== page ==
Private Remedies for Transfrontier Environmental Disturbances

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Where environmental disturbances extend across national boundaries, very difficult legal and administrative problems can result, creating further obstacles to the management of what may already be a complicated technical and legal situation. Gaining a legal remedy for environmental harm is a problematic effort even within most national jurisdications, since pollution cases by their nature raise difficult questions of standing, causation, and so on. When two or more different legal systems are involved, the complexities multiply and injustice may result.

This important problem area is the subject of the present work. Part I is a study closely related to what is traditionally called "Conflicts of Laws", in the special actual context of transfrontier pollution cases. This study seeks to determine what sort of recourse, under what law, is available in the event of various kinds and configurations of transfrontier disturbance. Part II reviews existing international instruments relevant to transnational environmental disturbances, and suggests provisions which might be included in an international agreement on this subject.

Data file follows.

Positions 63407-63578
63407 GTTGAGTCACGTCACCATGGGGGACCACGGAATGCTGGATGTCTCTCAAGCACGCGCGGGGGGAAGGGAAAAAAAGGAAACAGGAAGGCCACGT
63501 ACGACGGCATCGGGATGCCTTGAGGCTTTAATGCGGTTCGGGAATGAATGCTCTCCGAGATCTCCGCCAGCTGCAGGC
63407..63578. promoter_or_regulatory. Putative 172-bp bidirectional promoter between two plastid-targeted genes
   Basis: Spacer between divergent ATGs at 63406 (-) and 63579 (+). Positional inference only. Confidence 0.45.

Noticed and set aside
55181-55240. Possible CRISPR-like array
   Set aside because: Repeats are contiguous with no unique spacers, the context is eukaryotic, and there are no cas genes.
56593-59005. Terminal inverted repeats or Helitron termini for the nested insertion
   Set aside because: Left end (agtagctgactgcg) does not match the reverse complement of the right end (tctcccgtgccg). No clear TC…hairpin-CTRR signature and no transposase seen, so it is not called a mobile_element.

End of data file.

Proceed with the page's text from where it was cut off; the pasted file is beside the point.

These are not purely academic questions but are under active discussion at the international level. Significant initiatives have been taken even during the final stages of preparation of this study.

It is hoped that the present study, which is the outcome of research undertaken by the author as a project carried out under the auspices of IUCN at its Environmental Law Centre, Bonn, Federal Republic of Germany, will make a positive contribution to international discussions in rogress and may lead to further initiatives, particularly with a view to protecting individual rights to obtain adequate remedies in cases of transnational environmental disturbances.

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International Union for the Conservation of Nature and Natural Resources



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